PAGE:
The late 80’s and early 90’s the Seattle Thunderbirds enjoyed winning seasons they had not previously been accustomed to. On the strength of superstars like Glen Goodall and Petr Nedved, Seattle soared to rarified levels of success. However, even after their departures, Seattle remained very competitive and that was no mistake as there were talented players who emerged on the defensive side of the puck as well. Next on my list, at #11 is one of the best pure shutdown defensemen to come through the Thunderbirds’ organization, Brendan Witt.
Born in Humboldt, Saskatchewan, Witt started his career in Seattle during the 1991-1992 season. Never known for his offensive prowess, Witt entered the league at the end of what was known as “fire wagon hockey”. At the young age of 16, Witt made his presence felt immediately. Not only as a bright young defenseman, but as one of the absolute toughest players on the roster. Witt played in 67 games his rookie season, contributing three goals and nine assists for 12 points. However, the real eye popping stat from that season was the impressive 212 penalty minutes, which ranked fifth on the team behind the likes of players like Turner Stevenson, Dody Wood and Blake Knox. Witt also saw 15 playoff games, chipping in a goal and one assist, but another 84 PIM. Seattle lost to the eventual League, Memorial Cup Champions and Don Hey led, Kamloops Blazers. This was the year Seattle played host to the annual CHL tournament as well.
Witt followed up his rookie season by improving everywhere on the ice. His ability in his own end was showcased and garnered the attention of NHL scouts across the league. He also improved offensively as well. Although scoring one less goal in his sophomore season, he added 26 assists for 28 points. This more than doubled his offensive output from the previous season. His physical game took no step back either as he was second on the Thunderbirds in penalty minutes amassing 239 in 70 games played. Witt was selected in the 1993 NHL entry draft 11th overall by the Washington Capitals. In years to come he shared the captain’s “C” with another, future Thunderbird, so to speak.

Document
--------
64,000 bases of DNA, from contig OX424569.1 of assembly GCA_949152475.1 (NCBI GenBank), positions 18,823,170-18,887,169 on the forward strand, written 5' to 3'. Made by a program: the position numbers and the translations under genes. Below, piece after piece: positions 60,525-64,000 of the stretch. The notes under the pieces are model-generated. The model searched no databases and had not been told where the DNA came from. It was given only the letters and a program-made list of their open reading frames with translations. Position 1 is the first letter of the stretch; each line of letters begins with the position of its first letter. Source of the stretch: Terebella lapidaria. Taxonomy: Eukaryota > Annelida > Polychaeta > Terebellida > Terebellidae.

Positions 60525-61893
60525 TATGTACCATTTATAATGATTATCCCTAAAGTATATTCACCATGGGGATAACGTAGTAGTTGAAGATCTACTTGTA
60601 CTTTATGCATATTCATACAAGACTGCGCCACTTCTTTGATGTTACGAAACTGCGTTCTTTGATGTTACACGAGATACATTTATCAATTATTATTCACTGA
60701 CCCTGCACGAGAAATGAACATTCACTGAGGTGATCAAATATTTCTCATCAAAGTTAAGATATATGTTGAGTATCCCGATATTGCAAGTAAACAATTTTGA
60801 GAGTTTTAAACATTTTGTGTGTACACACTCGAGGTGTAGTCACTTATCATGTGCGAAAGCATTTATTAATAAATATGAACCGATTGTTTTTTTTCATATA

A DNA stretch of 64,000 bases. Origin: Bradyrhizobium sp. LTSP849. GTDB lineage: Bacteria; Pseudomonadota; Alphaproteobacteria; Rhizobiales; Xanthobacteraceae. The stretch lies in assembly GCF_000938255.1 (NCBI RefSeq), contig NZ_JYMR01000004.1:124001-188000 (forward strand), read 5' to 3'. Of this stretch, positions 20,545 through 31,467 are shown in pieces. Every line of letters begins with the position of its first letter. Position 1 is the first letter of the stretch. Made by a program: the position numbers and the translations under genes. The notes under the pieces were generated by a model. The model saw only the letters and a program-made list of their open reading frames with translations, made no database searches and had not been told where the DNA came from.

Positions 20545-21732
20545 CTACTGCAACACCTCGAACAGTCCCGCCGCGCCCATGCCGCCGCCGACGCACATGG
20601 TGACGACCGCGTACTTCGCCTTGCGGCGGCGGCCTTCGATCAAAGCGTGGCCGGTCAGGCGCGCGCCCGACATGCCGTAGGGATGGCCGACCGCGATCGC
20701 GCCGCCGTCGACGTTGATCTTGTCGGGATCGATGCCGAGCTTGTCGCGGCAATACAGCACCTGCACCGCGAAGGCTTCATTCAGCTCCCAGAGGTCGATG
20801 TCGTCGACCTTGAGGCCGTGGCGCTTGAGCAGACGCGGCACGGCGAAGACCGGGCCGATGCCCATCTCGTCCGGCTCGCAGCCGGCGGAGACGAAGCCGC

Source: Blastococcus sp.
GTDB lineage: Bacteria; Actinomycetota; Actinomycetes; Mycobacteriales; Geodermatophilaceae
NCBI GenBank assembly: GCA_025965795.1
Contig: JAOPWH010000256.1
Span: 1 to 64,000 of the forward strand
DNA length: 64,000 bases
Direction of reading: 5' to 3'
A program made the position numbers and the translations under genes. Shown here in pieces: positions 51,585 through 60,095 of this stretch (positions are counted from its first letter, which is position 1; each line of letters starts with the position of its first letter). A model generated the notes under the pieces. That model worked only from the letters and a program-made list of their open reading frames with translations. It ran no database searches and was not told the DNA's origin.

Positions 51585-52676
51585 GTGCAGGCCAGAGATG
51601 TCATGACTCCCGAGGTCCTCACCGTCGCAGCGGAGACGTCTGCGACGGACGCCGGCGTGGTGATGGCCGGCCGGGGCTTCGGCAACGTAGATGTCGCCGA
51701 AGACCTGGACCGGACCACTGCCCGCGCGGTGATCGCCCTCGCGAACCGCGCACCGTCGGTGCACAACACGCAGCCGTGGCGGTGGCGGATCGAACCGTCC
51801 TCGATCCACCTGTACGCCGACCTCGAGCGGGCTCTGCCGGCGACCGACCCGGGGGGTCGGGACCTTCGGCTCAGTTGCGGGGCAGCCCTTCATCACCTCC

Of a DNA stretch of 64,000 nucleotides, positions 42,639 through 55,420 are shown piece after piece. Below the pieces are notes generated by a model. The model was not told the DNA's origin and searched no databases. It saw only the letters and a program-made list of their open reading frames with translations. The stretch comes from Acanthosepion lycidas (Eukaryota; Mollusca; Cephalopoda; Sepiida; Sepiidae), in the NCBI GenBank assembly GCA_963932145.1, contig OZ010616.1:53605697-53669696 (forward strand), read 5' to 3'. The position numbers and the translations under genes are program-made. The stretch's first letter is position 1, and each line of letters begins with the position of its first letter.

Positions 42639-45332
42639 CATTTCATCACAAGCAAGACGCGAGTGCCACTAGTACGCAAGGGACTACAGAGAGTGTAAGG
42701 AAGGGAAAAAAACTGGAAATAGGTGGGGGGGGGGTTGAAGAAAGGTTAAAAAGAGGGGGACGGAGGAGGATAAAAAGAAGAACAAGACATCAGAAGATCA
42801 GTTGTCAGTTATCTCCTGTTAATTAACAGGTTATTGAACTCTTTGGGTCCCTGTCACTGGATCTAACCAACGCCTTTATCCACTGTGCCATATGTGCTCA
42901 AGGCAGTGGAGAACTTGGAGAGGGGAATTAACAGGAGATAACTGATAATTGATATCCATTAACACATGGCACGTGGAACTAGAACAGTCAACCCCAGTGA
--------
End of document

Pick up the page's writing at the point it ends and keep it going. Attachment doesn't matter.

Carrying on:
1993-1994 was Witt’s final season in Seattle. After being drafted during the summer, Witt went on to have his best statistical season as an 18-year-old. He had a career low in games played with only 56 but produced his best offensive season of his WHL career, scoring eight goals and adding 31 assists for 39 points. Witt also continued to be one of the toughest players in the league gathering 235 more penalty minutes on the season. Witt also had the opportunity to represent his home country in the World Juniors that season. He went on to add 11 more points (3G, 8A) over nine playoff games to end his Western Hockey League career. After the season, Witt was awarded the Bill Hunter trophy as the WHL’s top defenseman.
Witt sat out the entire 1994-1995 season while his agent and then general manager of the Washington Capitals, David Poile, were involved in one of the more bizarre contract disputes in NHL history. Fortunately, the two sides came to an agreement and Witt made his NHL debut in 1995-1996.
Witt went on to enjoy a 15-year career, with most coming in the NHL. He even co-captained the Capitals at one point, with future Thunderbirds head coach, Steve Konowalchuk. Witt remained a premier defensive defenseman in the NHL throughout his career and shied away from no one, as he remained one of the toughest players on the ice. Witt can best be described as a big time WHL player and his legacy in Seattle is still felt to this day.